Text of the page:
And we should remember that even within Buddhism, self-immolation is not an exclusively Tibetan phenomenon. Here’s the celebrated Vietnamese zen monk and poet Thich Nhat Nanh, hearkening back to the days of the Vietnam War in his open letter “In Search of the Enemy of Man” (addressed to Martin Luther King):

The self-burning of Vietnamese Buddhist monks in 1963 is somehow difficult for the Western Christian conscience to understand. The Press spoke then of suicide, but in the essence, it is not. It is not even a protest. What the monks said in the letters they left before burning themselves aimed only at alarming, at moving the hearts of the oppressors and at calling the attention of the world to the suffering endured then by the Vietnamese. To burn oneself by fire is to prove that what one is saying is of the utmost importance. There is nothing more painful than burning oneself. To say something while experiencing this kind of pain is to say it with the utmost of courage, frankness, determination and sincerity. During the ceremony of ordination, as practiced in the Mahayana tradition, the monk-candidate is required to burn one, or more, small spots on his body in taking the vow to observe the 250 rules of a bhikshu, to live the life of a monk, to attain enlightenment and to devote his life to the salvation of all beings. One can, of course, say these things while sitting in a comfortable armchair; but when the words are uttered while kneeling before the community of sangha and experiencing this kind of pain, they will express all the seriousness of one’s heart and mind, and carry much greater weight.

The Vietnamese monk, by burning himself, says with all his strength and determination that he can endure the greatest of suffering to protect his people. What he really aims at is the expression of his will and determination, not death. To express will by burning oneself, therefore, is not to commit an act of destruction but to perform an act of construction, that is to suffer and to die for the sake of one’s people.

In a later post, I’ll return to Nhat Hanh‘s comment about monastic ordination, comparing it with the symbolism of the “red” given to cardinals on their elevation to that dignity.


Someone who is neither a monk or nun, nor a Tibetan, nor even a Buddhist — a Tunisian street vendor named Mohamed Bouazizi — set himself on fire in Sidi Bouzid not so long ago, and the rippling wave of events triggered by that act have included the toppling of long-entrenched dictators — is it so remarkable that an 18 year old nun, Tenzin Choedon, and other Tibetans too might hope that an act of self-immolation would galvanize the population around them and the world, resulting in the toppling of the hated Han regime in their part of the world?

I am not sure whether Prof. Thurman’s attempt to tie the Buddhist monastics’ mode of self-sacrifice to the notion, “see, we’re no threat” really works, but it is surely worth considering when it comes from a man who often speaks as a western mouthpiece for the Dalai Lama…

There are of course differences between monastics and laypeople.

Bouazizi’s self immolation was an act of despair, Tenzin Choedon’s an act of courage — as the photos of her standing there, ablaze and unflinching, while another woman offers a silk scarf into the flames in the traditional gesture of respect clearly show.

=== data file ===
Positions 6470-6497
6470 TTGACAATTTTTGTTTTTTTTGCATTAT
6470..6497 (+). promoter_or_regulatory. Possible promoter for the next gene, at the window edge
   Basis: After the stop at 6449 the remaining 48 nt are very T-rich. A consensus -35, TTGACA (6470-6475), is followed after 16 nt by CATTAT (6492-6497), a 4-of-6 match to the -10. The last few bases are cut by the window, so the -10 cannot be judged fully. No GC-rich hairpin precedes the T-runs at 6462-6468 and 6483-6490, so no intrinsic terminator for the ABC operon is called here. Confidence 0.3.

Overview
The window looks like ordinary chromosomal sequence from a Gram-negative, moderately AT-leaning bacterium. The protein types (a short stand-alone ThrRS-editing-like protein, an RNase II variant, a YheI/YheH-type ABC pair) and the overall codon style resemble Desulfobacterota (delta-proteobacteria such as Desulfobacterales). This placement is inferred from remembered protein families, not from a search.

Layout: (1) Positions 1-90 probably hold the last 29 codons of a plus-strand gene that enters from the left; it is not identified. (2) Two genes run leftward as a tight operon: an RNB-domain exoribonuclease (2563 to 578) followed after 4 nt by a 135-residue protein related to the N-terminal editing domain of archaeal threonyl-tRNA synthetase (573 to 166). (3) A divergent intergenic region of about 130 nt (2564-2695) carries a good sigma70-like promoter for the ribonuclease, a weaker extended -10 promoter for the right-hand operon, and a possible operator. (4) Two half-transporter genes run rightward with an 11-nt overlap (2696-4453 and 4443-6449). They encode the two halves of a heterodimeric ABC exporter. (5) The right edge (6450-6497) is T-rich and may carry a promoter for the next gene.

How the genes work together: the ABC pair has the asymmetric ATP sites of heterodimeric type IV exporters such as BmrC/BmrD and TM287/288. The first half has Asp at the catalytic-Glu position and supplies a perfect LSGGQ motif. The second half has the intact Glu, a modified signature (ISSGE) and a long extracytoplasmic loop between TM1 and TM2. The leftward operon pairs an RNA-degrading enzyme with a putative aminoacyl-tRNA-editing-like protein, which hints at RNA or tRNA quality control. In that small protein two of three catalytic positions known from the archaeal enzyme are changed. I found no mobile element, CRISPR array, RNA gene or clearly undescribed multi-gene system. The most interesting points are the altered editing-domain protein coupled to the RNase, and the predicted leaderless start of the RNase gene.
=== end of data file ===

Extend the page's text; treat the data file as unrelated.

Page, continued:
And when Prof. Thurman declares that the nun wanted her people to be happy, he surely doesn’t mean that she wanted them to be pleased at the sight of her standing there in the middle of the street ablaze — but that she wanted her people to be liberated from the repressive yoke they were and are under, and to feel the joy that comes with liberation from dictatorship.

But Bouzazi’s act, too, must have required considerable courage, while Tenzin Choedon’s act was surely also born of desperation. We humans, as individuals, are by our very nature blended beings.


As an Addendum:

Khenpo Karthar Rinpoche in his book, Dharma Paths, tells the Jataka tale of the Buddha giving his body to feed some tiger cubs as follows:

In one of his previous lives, the Buddha was born as the youngest of three princes. When he was only five years old, the three princes were in a forest playing together at hide-and-seek and other games. As they were walking in the forest, they came to a cave where they saw a wounded female tiger with five cubs. The mother tiger was very weak and was unable to provide food for the baby tigers. The Buddha’s older brothers went to search for some food, and they asked the young prince to stay near the cave to take care of the mother tiger and the five cubs.

While the Buddha was taking care of the wounded tiger and her five cubs, he began to think that it was not proper to kill other beings and give their flesh to the tiger. He found some large thorns and pressed them into neck, and as the blood came out, he let the cubs and their mother suck the blood. In fact, he gave his whole body to the five cubs and their mother as an act of generosity. As he did this, the Buddha prayed, “Right now I am only able to give temporary help to these starving beings, just removing their hunger. May these tigers who are enjoying my flesh, blood, and bones be reborn to a higher realm, and may I be able to teach them and lead them out of cyclic existence.”

We are naturally entitled to take the Jataka tales as scriptures, morality tales, or legends, fairy-tales — but the Rinpoche makes it clear in his telling that the bodhisattva who would later become Gautama Buddha “gave his whole body”.

In the Chod ritual of Tibetan Buddhism, practitioners symbolically give their own flesh to sate the hungry demons…